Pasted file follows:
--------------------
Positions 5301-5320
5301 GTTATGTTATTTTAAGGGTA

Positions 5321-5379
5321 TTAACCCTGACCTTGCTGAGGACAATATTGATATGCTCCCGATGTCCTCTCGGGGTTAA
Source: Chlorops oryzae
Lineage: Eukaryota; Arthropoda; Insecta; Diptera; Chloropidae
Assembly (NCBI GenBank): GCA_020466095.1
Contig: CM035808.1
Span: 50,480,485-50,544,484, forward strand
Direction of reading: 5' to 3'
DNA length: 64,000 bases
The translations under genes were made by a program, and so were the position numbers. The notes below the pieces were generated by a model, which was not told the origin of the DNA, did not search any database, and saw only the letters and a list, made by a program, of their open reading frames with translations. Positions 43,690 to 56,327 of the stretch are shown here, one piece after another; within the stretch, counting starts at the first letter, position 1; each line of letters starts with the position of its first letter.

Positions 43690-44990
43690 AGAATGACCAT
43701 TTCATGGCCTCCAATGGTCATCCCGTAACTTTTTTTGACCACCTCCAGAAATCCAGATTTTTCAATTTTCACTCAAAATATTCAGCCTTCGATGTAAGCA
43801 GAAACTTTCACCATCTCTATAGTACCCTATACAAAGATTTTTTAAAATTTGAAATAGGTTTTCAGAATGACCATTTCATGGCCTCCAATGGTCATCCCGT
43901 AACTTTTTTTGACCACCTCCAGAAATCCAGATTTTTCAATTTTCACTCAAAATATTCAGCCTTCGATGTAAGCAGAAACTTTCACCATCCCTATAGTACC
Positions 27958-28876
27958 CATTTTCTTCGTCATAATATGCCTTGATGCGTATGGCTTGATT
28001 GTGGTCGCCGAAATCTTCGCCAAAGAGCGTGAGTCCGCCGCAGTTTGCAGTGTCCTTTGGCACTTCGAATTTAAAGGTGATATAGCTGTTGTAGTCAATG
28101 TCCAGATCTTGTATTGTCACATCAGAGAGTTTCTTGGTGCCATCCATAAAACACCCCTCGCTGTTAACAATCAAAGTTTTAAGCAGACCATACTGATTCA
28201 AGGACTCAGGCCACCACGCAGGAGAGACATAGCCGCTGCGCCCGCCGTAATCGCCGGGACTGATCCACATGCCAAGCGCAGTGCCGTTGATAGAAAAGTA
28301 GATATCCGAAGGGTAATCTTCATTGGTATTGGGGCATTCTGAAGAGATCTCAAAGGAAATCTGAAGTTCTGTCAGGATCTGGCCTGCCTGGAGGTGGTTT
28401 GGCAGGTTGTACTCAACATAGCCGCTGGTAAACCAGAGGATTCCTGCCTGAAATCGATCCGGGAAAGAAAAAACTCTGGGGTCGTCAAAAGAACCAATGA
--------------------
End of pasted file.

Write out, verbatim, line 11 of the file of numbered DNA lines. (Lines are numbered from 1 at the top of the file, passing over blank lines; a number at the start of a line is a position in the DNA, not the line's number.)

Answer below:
DNA length: 64,000 bases